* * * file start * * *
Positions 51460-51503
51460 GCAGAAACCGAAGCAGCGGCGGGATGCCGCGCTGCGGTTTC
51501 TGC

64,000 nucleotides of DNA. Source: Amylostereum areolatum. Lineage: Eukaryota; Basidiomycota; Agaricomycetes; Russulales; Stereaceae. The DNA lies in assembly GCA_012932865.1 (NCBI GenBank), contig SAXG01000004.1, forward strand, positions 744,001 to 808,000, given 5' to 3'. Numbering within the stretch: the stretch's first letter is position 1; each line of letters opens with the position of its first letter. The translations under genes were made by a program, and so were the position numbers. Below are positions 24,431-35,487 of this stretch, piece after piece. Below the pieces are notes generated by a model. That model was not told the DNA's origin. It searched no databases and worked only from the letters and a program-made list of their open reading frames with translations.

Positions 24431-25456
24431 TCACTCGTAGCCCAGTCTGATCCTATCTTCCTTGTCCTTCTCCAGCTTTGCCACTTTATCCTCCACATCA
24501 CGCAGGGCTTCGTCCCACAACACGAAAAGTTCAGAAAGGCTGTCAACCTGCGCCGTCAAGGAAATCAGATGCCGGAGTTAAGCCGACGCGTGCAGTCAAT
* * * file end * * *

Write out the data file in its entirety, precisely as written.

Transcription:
Positions 51460-51503
51460 GCAGAAACCGAAGCAGCGGCGGGATGCCGCGCTGCGGTTTC
51501 TGC

64,000 nucleotides of DNA. Source: Amylostereum areolatum. Lineage: Eukaryota; Basidiomycota; Agaricomycetes; Russulales; Stereaceae. The DNA lies in assembly GCA_012932865.1 (NCBI GenBank), contig SAXG01000004.1, forward strand, positions 744,001 to 808,000, given 5' to 3'. Numbering within the stretch: the stretch's first letter is position 1; each line of letters opens with the position of its first letter. The translations under genes were made by a program, and so were the position numbers. Below are positions 24,431-35,487 of this stretch, piece after piece. Below the pieces are notes generated by a model. That model was not told the DNA's origin. It searched no databases and worked only from the letters and a program-made list of their open reading frames with translations.

Positions 24431-25456
24431 TCACTCGTAGCCCAGTCTGATCCTATCTTCCTTGTCCTTCTCCAGCTTTGCCACTTTATCCTCCACATCA
24501 CGCAGGGCTTCGTCCCACAACACGAAAAGTTCAGAAAGGCTGTCAACCTGCGCCGTCAAGGAAATCAGATGCCGGAGTTAAGCCGACGCGTGCAGTCAAT